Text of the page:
In Luke 22:31-32 the Lord Jesus tells Peter in a passionate repetition of his name, “Simon, Simon, Satan has asked for you, that he may sift you as wheat. But I have prayed for you that your faith should not fail; and when you are returned to Me, strengthen your brethren.” The sifting process in the ancient world consisted of a process of shaking and stomping until the wheat was separated from the chaff. The Lord was telling Peter that he would undergo a severe testing of his profession of faith. When the sifting came, it appeared that he completely failed. He denied the Lord three times.
Yet we know the end of the story. Peter went out and wept bitterly. The Lord, after His resurrection—after He had he passed through the heavens—came to Peter and restored him (see John 21:15-19). And of course, it was then Peter’s privilege to strengthen the brethren, beginning in the upper room in Acts 1 and wonderfully exemplified on the Day of Pentecost (see Acts 2:14ff). He continued to do so for the rest of his life.
What I want for us to see is the intercessory ministry of Jesus, our High Priest in your life. Satan desires to have us, but we belong to Jesus. He has purchased us with His blood. Do you really think that He will let you go? He will not! Our sovereign Lord allows our faith to be tried, but He will not allow it to ever completely fail.
The story is told of a pastor who was visiting a church member on her deathbed. He asked he if she was sure that she was saved, and she replied that she was. He kept pressing her to be sure, and asked her why she was so confident. Eventually, she replied, “You taught me that I am a member of the Body of Christ so I am confident I cannot be lost.” She said that she considered herself a finger on Christ’s body, and that He would not therefore let her go.
Clearly Peter fell—hard. He no doubt learned an important lesson. He learned the danger of trusting in himself rather than in his Lord. Someone once said that all of our prayers are in the end “prayer failures.” This was clearly true in Peter’s case.
You will recall that, when Jesus went to the garden to pray, Peter fell asleep and the Lord rebuked him (along with James and John): “Could you not pray with me for one hour? Pray that you enter not into temptation for the spirit is willing but he flesh is weak” (see Matthew 26:40-41; Luke 22:40, 46). Peter had earlier boasted that, even though all might forsake the Lord, he would not. Yes, Peter was resolved. But his was a fleshly resolve. What he needed—and what we need—was a Christ-centred resolve. Regular prayer is a huge and effective means to that end.
We are exhorted to resolve to rest in Christ. But this resolve must be empowered by Christ. What I mean is that we must prayerfully resolve to faithfully follow Him. We must have a resolve that flows from communion with Christ. Our resolve must be one that finds its dependence on Christ. Our resolve must be born out of trust in Jesus.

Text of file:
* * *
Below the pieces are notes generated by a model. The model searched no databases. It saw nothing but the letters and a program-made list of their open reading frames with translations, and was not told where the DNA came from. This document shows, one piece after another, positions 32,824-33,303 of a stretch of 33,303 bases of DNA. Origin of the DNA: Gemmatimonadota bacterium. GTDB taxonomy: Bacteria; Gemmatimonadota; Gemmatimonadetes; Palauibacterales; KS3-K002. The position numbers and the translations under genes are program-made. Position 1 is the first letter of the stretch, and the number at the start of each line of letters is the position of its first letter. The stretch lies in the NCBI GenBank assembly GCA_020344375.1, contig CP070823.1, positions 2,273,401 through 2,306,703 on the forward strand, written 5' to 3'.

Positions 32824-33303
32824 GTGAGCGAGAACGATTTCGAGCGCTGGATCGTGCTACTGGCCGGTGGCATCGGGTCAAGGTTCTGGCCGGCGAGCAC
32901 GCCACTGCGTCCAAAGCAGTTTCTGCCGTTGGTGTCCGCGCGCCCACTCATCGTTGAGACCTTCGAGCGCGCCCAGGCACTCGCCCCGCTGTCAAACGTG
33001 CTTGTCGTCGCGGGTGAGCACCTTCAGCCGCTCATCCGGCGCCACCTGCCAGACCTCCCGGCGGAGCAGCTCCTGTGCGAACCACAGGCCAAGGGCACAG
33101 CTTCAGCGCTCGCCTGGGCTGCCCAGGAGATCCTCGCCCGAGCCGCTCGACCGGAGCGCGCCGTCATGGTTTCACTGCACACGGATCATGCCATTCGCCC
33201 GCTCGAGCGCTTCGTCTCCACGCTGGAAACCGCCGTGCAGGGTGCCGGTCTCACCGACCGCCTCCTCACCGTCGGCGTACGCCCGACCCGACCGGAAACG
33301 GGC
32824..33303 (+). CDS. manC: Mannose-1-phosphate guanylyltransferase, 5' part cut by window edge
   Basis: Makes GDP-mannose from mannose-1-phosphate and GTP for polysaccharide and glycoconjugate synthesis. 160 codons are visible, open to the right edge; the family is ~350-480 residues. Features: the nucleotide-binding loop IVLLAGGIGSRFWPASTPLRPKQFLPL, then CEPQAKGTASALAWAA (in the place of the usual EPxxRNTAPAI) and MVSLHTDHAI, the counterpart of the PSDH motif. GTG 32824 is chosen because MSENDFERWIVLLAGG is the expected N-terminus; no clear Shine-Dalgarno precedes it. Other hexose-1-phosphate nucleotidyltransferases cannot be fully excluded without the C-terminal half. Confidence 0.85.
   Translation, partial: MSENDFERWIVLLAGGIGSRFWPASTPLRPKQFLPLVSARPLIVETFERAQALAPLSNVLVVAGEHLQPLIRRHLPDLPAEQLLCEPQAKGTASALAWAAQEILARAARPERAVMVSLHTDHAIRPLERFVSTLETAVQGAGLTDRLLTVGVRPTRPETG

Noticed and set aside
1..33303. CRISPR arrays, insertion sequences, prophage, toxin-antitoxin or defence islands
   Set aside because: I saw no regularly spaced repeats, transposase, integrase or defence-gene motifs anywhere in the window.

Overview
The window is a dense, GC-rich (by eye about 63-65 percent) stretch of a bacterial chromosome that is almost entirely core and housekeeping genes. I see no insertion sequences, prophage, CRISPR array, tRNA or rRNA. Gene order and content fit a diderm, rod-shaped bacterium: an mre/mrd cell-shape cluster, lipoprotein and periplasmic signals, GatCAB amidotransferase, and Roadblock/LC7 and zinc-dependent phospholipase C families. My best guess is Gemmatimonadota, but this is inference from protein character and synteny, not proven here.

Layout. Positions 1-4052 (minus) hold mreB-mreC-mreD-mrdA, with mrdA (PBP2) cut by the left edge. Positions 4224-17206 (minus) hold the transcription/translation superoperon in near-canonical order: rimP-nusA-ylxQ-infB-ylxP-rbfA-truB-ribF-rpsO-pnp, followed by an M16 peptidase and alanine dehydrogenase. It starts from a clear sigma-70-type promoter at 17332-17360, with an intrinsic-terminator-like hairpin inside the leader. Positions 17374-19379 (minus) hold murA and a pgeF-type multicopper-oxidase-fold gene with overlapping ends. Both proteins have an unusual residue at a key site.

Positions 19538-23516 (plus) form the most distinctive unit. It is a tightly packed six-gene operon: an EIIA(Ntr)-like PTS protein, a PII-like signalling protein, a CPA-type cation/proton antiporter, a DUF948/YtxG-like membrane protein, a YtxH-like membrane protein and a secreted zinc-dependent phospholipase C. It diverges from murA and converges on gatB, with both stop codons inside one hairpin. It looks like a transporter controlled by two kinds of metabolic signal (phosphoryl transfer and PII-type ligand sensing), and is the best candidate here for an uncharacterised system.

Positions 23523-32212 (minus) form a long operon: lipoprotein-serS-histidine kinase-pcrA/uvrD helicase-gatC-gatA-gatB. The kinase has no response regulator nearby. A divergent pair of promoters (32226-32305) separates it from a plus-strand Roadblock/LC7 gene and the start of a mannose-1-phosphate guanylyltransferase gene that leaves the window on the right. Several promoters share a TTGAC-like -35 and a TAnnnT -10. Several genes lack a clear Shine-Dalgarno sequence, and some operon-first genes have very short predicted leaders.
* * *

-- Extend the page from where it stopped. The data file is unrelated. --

In a sermon on this text Joel Beeke makes the wonderfully encouraging observation that Jesus is very much in full control of this matter of the sifting of the Christian. After all, Jesus said to Peter, “when you have returned.” It was a foregone conclusion that Jesus would successfully intercede for Peter and therefore he would “return.” Take comfort in the interceding ministry of Jesus. And since He is praying for you, does it not make good sense for you to meet Him at the mercy seat to pray together with Him?
Finally, note that Jesus gave a command to Peter that, once he “returned,” his assignment was to strengthen the brethren. As mentioned, Peter indeed would do this and would do so in many ways. He strengthened them at Pentecost and upon the conversion of Cornelius. Again we see his strengthening ministry in his two inspired epistles. Fundamentally, Peter was encouraging them to be resolved to rest. We are to do the same. When the Lord responds to our prayers and encourages us, we must encourage others. As a church let us help one another to resolve to rest.
As we bring this to a close let me simply encourage us to be resolved to hold firm to our confession of Jesus Christ as our Lord and Saviour. But to do so means that we must avail ourselves of meeting for prayer at the mercy seat. As Phillips reminds us, “This is where we meet safely and peacefully with the Lord our God, at the place made safe by the blood offered by our high priest, Jesus Christ.”
And so let us come confidently; let us come to speak plainly—not arrogantly, but rather in humble boldness. We have been invited by the King. This demands that we enter with proper demeanour but also with great expectations. As Bonar said,
Thou art coming to a King;
large petitions with thee bring.
For His grace and power are such;
none can ever ask too much.
Such a consideration will indeed motivate us to be resolved to rest.
- Richard D. Phillips, Hebrews: Reformed Expository Commentary (Phillipsburg: Presbyterian and Reformed, 2006), 145. ↩
- Dr. And Mrs. Howard Taylor, Hudson Taylor’s Spiritual Secret (Chicago: Moody Publishers, 2009), no page number. ↩
- Leon Morris, The Expositor’s Bible Commentary, 12 vols. (Grand Rapids: Zondervan, 1981), 12:45. ↩
- Raymond Brown, The Message of Hebrews: The Bible Speaks Today (Nottingham: Inter-Varsity Press, 2000), 94. ↩
- A. T. Robertson, Word Pictures in the New Testament, 6 vols. (Grand Rapids: Baker Book House, 1960), 5:365. ↩
- William L. Lane, Hebrews: Word Biblical Commentary, 2 vols. (Nashville: Thomas Nelson, 1991), 1:111. ↩
- F. F. Bruce, The Epistle to the Hebrews: The New International Commentary on the New Testament (Grand Rapids: Eerdmans, 1964), 85. ↩
- The phrase “without sin” literally means that Jesus is separate from sin. Being born of a virgin, being conceived by the Holy Spirit, Jesus had no sin nature like we do, and being God He never could have sinned. ↩
- Bruce, The Epistle to the Hebrews, 86. ↩
- Brown, The Message of Hebrews, 96-97. ↩
- Bruce, The Epistle to the Hebrews, 87. ↩